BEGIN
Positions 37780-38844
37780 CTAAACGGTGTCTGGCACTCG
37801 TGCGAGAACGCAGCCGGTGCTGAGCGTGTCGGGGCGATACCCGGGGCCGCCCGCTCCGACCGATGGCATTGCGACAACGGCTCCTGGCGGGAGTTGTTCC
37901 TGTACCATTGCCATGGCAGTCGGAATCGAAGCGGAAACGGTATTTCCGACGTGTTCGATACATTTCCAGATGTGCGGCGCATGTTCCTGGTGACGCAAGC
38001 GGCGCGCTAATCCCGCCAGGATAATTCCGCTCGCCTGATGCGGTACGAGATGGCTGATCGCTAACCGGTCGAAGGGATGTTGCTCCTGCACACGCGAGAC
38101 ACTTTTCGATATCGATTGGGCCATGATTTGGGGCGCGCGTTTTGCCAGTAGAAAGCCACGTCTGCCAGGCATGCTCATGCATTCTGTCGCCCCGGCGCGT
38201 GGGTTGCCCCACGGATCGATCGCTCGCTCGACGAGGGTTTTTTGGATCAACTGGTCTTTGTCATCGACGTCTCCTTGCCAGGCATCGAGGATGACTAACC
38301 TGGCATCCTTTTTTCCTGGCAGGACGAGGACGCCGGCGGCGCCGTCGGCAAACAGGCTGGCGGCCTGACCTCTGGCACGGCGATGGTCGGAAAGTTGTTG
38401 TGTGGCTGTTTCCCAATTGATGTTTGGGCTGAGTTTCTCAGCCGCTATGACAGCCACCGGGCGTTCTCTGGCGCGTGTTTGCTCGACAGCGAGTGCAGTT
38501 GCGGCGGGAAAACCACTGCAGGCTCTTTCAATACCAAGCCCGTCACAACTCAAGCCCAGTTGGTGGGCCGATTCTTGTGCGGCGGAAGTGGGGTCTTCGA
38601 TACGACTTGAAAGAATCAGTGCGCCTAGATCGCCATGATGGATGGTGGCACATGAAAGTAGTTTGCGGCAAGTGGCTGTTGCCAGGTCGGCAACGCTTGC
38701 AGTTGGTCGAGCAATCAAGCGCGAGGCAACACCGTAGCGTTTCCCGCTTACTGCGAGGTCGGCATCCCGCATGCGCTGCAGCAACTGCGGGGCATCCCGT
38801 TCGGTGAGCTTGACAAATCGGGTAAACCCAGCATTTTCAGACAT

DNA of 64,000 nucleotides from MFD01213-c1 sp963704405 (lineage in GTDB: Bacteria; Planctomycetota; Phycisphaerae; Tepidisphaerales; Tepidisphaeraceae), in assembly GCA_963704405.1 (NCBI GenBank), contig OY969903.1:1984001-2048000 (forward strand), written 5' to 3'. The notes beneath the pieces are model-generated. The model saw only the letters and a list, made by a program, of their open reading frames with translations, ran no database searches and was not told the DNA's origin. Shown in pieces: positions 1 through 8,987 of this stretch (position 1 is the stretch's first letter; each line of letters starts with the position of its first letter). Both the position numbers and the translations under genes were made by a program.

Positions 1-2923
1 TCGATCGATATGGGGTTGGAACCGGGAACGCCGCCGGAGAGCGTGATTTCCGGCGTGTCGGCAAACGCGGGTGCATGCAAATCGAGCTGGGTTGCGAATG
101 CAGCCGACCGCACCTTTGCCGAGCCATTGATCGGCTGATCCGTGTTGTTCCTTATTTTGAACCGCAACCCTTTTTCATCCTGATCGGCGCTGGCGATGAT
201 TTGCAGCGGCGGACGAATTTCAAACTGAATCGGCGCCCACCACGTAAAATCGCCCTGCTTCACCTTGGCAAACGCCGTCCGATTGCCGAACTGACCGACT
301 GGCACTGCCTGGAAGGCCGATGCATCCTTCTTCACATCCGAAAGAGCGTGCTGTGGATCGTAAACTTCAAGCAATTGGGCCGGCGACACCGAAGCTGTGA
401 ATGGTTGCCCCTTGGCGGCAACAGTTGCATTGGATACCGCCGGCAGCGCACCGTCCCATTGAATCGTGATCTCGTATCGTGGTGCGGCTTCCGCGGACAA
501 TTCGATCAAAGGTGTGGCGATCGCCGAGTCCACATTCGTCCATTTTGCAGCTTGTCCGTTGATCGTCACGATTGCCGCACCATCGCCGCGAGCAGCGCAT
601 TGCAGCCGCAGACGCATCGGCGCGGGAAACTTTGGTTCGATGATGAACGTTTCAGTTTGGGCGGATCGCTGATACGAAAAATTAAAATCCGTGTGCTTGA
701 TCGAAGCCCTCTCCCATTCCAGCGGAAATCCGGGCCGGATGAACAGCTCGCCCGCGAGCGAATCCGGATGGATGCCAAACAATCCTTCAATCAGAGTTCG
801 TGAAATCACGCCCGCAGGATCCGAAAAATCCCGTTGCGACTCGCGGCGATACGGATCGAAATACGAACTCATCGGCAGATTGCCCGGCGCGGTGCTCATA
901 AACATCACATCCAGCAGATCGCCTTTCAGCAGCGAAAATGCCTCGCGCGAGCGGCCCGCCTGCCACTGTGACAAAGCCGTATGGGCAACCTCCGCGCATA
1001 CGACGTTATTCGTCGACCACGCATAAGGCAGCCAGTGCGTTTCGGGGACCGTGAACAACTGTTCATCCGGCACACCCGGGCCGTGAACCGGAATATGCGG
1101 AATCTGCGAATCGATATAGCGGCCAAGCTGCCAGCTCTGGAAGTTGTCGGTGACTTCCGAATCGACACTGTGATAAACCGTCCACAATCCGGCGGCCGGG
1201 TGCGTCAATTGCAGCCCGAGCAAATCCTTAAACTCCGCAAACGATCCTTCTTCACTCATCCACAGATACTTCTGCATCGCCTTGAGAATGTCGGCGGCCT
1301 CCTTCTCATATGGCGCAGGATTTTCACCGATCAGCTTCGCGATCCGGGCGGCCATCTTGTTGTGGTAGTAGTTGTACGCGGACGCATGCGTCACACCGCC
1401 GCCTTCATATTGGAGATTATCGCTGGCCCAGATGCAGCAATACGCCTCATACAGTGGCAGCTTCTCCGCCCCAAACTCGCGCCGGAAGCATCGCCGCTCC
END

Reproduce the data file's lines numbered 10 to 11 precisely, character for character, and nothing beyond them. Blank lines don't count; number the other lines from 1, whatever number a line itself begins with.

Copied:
38501 GCGGCGGGAAAACCACTGCAGGCTCTTTCAATACCAAGCCCGTCACAACTCAAGCCCAGTTGGTGGGCCGATTCTTGTGCGGCGGAAGTGGGGTCTTCGA
38601 TACGACTTGAAAGAATCAGTGCGCCTAGATCGCCATGATGGATGGTGGCACATGAAAGTAGTTTGCGGCAAGTGGCTGTTGCCAGGTCGGCAACGCTTGC